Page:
WASHINGTON — Senate backers of new protections against warrantless monitoring of private citizens’ emails said Wednesday that Congress has a good shot of passing digital privacy legislation next year — despite complaints that a bill passed last week didn’t include the provisions.
Although the Senate Judiciary Committee on Nov. 29 passed a package of video and electronic privacy measures, the Senate late last week opted to take up a House-sponsored measure pertaining to video privacy only, dealing what privacy activists see as a blow to their cause.
“Changes to electronic privacy cannot happen piecemeal,” said Chris Calabrese, legislative counsel for the American Civil Liberties Union. “If we are to achieve true reform — which means getting full protection for Americans’ inboxes and private communication — we cannot give priority to special interests.”
But Republican and Democratic Senate aides insist those concerns are overblown, arguing that the Senate was never realistically expected to pass the full package of reforms this year and that moving it out of the committee will give it momentum for the coming session of Congress.
Chairman Patrick Leahy has “always known that it would need to be a multi-year effort, but that getting a vote in November on his email privacy protections would keep the momentum going. It was known by everyone that it would not pass in the lame-duck session, especially in the House, and that Congress likely would pass a video privacy update for now,” a Democratic aide said.
Privacy activists for years have sought to reform the Electronic Communications Privacy Act, which governs the ability of law enforcement agencies to access private citizens records.
Although warrants are required for any number of digital records, Congress has never passed legislation requiring a warrant to review or monitor a citizens’ email traffic, and law enforcement authorities regularly demand access to emails via subpoena, without judicial review.
While privacy activists have long sought stronger protections for email, legislative efforts have only recently begun to pick up in earnest on Capitol Hill. Unlike some issues, privacy legislation generally does not break along partisan lines or regional lines as with spending bills or transportation legislation. Rather, both parties are often fractured along ideological grounds, making for odd bedfellows between liberals and libertarian conservative lawmakers.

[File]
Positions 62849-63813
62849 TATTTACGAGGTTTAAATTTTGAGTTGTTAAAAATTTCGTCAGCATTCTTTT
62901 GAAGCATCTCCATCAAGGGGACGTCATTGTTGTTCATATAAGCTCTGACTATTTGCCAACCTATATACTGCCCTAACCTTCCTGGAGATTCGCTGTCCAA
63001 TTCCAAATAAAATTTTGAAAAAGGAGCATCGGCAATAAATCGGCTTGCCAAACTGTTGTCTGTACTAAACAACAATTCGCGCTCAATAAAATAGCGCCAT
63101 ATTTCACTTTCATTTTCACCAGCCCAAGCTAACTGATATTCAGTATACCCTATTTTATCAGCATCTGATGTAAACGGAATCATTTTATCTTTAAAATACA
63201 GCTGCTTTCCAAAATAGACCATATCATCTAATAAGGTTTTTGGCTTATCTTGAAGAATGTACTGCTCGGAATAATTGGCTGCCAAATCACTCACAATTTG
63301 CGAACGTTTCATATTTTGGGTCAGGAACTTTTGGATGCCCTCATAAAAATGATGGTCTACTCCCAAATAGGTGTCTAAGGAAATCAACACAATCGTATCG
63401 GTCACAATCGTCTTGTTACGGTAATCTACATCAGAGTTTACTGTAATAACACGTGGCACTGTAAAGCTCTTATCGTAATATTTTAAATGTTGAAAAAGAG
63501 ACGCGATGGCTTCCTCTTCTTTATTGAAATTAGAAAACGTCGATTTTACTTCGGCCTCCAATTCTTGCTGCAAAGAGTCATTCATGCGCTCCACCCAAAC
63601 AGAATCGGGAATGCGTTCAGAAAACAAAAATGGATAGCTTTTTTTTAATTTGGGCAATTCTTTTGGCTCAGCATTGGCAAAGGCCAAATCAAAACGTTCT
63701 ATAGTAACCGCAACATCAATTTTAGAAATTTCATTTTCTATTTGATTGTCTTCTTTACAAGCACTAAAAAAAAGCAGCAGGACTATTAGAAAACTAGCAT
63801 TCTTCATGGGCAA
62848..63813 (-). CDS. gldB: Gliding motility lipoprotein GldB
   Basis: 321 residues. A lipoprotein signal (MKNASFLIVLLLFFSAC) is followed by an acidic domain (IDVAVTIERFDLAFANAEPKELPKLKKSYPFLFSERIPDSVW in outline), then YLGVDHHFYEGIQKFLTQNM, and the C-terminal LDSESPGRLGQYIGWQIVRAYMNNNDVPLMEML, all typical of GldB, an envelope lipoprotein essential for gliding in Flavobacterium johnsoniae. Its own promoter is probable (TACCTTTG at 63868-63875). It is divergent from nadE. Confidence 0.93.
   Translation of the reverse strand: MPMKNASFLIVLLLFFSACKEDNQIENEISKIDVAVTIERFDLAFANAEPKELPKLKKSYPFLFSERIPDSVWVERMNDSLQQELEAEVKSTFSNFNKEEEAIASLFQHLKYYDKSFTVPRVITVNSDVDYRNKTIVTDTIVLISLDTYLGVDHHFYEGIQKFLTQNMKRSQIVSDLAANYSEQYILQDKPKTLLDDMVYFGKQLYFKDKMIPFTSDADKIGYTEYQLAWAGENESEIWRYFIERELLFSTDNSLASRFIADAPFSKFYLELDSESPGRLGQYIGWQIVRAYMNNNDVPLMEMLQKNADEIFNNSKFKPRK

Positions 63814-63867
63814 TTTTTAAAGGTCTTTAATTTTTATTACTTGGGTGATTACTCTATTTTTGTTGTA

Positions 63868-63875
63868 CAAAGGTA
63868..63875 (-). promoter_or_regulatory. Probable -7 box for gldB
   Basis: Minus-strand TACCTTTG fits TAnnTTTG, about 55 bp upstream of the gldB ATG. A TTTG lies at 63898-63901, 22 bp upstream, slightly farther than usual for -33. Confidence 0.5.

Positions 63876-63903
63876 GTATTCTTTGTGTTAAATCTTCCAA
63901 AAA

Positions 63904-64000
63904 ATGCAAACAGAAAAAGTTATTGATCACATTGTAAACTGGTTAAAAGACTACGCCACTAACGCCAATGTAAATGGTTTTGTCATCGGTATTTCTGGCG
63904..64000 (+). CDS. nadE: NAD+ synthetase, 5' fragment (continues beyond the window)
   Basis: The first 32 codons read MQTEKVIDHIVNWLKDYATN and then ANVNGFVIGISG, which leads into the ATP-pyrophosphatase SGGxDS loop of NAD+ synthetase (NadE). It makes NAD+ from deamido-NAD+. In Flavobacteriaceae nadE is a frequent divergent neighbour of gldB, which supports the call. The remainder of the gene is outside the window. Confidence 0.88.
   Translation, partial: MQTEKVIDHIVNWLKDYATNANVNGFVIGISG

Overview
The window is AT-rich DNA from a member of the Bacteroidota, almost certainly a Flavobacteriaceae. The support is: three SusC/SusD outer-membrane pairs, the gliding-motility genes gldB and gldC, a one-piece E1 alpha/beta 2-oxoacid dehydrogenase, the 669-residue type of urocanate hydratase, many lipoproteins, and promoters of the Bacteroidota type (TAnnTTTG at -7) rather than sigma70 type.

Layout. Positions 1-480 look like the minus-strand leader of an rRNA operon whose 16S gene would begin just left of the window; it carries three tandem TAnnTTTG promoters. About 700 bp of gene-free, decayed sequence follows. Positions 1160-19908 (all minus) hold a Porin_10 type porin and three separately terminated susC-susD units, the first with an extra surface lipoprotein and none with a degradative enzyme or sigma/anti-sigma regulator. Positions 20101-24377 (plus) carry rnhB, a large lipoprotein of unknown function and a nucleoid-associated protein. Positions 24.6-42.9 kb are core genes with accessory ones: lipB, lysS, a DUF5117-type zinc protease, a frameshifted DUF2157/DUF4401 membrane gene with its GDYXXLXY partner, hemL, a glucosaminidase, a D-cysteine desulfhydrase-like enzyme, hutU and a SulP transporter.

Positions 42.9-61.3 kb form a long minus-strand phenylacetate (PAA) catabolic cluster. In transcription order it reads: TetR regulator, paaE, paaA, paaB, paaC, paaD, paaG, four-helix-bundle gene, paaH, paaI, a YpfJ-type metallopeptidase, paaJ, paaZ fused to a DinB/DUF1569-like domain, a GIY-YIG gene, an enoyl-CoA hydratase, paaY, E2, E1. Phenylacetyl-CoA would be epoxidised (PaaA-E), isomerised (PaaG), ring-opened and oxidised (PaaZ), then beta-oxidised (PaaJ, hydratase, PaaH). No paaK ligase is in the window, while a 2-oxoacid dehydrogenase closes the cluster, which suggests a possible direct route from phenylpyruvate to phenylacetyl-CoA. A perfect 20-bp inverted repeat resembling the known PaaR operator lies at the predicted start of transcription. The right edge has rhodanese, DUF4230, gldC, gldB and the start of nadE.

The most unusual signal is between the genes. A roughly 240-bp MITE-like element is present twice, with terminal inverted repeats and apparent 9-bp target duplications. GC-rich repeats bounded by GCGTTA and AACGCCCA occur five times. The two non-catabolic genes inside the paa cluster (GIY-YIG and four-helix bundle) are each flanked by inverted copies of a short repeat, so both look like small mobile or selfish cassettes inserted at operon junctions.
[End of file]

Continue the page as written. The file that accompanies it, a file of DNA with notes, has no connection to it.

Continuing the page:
As a result, while these types of bills are generally bipartisan, they can be more difficult to move since neither party’s political apparatus are generally inclined to engage on them.
Leahy late last month successfully moved through the committee the first major privacy reforms of the nearly two-and-a-half-decade-old law, bundling together email protections and a set of video reforms that enjoy broad support in the House and Senate.
Although Leahy’s measure has bipartisan support in both chambers, a number of Republicans, including ranking member Senator Chuck Grassley, have raised significant concerns with the bill, pointing to opposition from law enforcement officials.
“While I agree with the business and privacy groups that there is merit to harmonizing the legal requirements for obtaining emails with a search warrant, we would be abdicating our duty if we did not examine the concerns raised by federal, state, and local law enforcement. Additionally, we have heard concerns from civil regulatory agencies such as the SEC that this legislation would significantly impact the SEC’s enforcement of the securities laws — including insider trading,” Grassley said at a hearing late last month.
At the hearing, Leahy acknowledged the broader effort would likely have to wait until next year, and last week he reaffirmed his commitment to taking up the bill next year. “I look forward to working with him to update another critical digital privacy law, the Electronic Communications Privacy Act in the new year,” Leahy said in a statement following House passage of the bill.
- Athletes probably won't break records at the Rio Olympics. In most events, top performers have already reached the limits of human biology, scientists say.
- Some Bernie-or-Busters protested Hillary Clinton's DNC speech, but a tightly organized plan — from chants to secret allies — kept heckling off TV.
- Sixteen people have died after a hot air balloon crashed in Texas.